P. Carninci, T. Kasukawa, S. Katayama, J. Gough, M. C. Frith, N. Maeda, R. Oyama, T. Ravasi, B. Lenhard, C. Wells, R. Kodzius, K. Shimokawa, V. B. Bajic, S. E. Brenner, S. Batalov, A. R. R. Forrest, M. Zavolan, M. J. Davis, L. G. Wilming, V. Aidinis, J. E. Allen, A. Ambesi-Impiombato, R. Apweiler, R. N. Aturaliya, T. L. Bailey, M. Bansal, L. Baxter, K. W. Beisel, T. Bersano, H. Bono, A. M. Chalk, K. P. Chiu, V. Choudhary, A. Christoffels, D. R. Clutterbuck, M. L. Crowe, E. Dalla, B. P. Dalrymple, B. de Bono, G. Della Gatta, D. di Bernardo, T. Down, P. Engstrom, M. Fagiolini, G. Faulkner, C. F. Fletcher, T. Fukushima, M. Furuno, S. Futaki, M. Gariboldi, P. Georgii-Hemming, T. R. Gingeras, T. Gojobori, R. E. Green, S. Gustincich, M. Harbers, Y. Hayashi, T. K. Hensch, N. Hirokawa, D. Hill, L. Huminiecki, M. Iacono, K. Ikeo, A. Iwama, T. Ishikawa, M. Jakt, A. Kanapin, M. Katoh, Y. Kawasawa, J. Kelso, H. Kitamura, H. Kitano, G. Kollias, S. P. T. Krishnan, A. Kruger, S. K. Kummerfeld, I. V. Kurochkin, L. F. Lareau, D. Lazarevic, L. Lipovich, J. Liu, S. Liuni, S. McWilliam, M. Madan Babu, M. Madera, L. Marchionni, H. Matsuda, S. Matsuzawa, H. Miki, F. Mignone, S. Miyake, K. Morris, S. Mottagui-Tabar, N. Mulder, N. Nakano, H. Nakauchi, P. Ng, R. Nilsson, S. Nishiguchi, S. Nishikawa, F. Nori, O. Ohara, Y. Okazaki, V. Orlando, K. C. Pang, W. J. Pavan, G. Pavesi, G. Pesole, N. Petrovsky, S. Piazza, J. Reed, J. F. Reid, B. Z. Ring, M. Ringwald, B. Rost, Y. Ruan, S. L. Salzberg, A. Sandelin, C. Schneider, C. Schönbach, K. Sekiguchi, C. A. M. Semple, S. Seno, L. Sessa, Y. Sheng, Y. Shibata, H. Shimada, K. Shimada, D. Silva, B. Sinclair, S. Sperling, E. Stupka, K. Sugiura, R. Sultana, Y. Takenaka, K. Taki, K. Tammoja, S. L. Tan, S. Tang, M. S. Taylor, J. Tegner, S. A. Teichmann, H. R. Ueda, E. van Nimwegen, R. Verardo, C. L. Wei, K. Yagi, H. Yamanishi, E. Zabarovsky, S. Zhu, A. Zimmer, W. Hide, C. Bult, S. M. Grimmond, R. D. Teasdale, E. T. Liu, V. Brusic, J. Quackenbush, C. Wahlestedt, J. S. Mattick, D. A. Hume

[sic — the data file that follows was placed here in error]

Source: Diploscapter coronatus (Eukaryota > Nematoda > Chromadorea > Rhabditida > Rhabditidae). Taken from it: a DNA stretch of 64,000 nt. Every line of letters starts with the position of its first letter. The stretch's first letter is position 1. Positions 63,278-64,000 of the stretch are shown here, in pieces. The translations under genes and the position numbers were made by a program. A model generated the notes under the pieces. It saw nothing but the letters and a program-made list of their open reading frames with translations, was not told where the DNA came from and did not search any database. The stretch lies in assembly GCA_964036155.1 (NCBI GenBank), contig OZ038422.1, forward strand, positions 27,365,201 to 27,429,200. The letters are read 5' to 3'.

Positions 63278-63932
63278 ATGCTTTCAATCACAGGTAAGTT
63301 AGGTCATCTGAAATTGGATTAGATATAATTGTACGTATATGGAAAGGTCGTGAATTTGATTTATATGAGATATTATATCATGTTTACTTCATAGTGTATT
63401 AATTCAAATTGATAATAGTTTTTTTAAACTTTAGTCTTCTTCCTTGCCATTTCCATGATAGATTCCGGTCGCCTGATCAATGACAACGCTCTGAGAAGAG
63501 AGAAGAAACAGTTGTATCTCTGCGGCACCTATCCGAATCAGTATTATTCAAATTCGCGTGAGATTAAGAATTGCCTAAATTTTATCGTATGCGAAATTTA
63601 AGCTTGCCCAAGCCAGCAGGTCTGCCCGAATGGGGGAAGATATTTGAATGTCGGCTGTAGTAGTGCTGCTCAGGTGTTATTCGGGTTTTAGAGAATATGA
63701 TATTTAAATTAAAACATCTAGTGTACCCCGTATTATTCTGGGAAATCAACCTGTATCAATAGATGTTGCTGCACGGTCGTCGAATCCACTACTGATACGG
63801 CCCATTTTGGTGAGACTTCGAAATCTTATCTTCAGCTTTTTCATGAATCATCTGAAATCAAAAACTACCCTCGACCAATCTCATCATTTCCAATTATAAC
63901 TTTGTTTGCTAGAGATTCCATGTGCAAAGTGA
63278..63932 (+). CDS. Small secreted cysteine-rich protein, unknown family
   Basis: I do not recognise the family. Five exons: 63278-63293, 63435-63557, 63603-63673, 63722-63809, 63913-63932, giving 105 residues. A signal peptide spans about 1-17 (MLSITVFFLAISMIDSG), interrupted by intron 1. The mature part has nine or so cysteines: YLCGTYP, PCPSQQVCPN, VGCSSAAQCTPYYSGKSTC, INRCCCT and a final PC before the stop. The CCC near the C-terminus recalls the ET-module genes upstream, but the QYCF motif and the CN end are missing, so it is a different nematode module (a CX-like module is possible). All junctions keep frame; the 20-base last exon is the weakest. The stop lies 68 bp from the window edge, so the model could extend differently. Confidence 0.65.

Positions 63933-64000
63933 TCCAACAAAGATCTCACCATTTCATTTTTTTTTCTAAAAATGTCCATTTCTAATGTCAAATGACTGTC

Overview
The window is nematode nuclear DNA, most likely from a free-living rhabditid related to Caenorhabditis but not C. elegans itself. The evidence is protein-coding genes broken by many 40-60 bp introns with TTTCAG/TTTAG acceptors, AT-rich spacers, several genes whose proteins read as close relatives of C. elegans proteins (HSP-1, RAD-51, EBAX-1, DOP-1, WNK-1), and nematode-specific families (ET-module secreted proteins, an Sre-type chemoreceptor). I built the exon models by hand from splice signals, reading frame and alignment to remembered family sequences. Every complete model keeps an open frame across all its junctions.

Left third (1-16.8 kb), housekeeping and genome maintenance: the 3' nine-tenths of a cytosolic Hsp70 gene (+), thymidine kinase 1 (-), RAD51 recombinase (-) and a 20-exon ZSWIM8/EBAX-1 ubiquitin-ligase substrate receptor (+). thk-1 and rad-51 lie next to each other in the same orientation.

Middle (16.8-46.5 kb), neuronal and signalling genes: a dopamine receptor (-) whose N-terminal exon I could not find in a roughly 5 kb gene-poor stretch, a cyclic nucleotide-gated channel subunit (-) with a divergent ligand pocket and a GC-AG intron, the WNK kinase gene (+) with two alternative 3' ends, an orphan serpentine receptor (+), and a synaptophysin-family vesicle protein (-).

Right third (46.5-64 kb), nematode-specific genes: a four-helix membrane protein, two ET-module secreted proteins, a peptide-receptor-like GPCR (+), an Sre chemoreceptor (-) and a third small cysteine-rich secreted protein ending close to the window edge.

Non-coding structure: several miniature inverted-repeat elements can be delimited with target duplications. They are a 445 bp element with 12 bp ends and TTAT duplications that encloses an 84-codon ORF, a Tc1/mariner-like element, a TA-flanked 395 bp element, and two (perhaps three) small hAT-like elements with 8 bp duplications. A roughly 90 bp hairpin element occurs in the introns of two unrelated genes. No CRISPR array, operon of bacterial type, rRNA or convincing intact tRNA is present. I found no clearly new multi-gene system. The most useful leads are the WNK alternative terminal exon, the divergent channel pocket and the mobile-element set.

RIKEN Genome Exploration Research Group and Genome Science Group (Genome Network Project Core Group):

C. Kai, D. Sasaki, Y. Tomaru, S. Fukuda, M. Kanamori-Katayama, M. Suzuki, J. Aoki, T. Arakawa, J. Iida, K. Imamura, M. Itoh, T. Kato, H. Kawaji, N. Kawagashira, T. Kawashima, M. Kojima, S. Kondo, H. Konno, K. Nakano, N. Ninomiya, T. Nishio, M. Okada, C. Plessy, K. Shibata, T. Shiraki, S. Suzuki, M. Tagami, K. Waki, A. Watahiki, Y. Okamura-Oho, H. Suzuki, J. Kawai.

General Organizer:

Y. Hayashizaki

Supporting Online Material

Materials and Methods

SOM Text

Figs. S1 to S4

Tables S1 to S10


DDBJ Accession Codes

References and Notes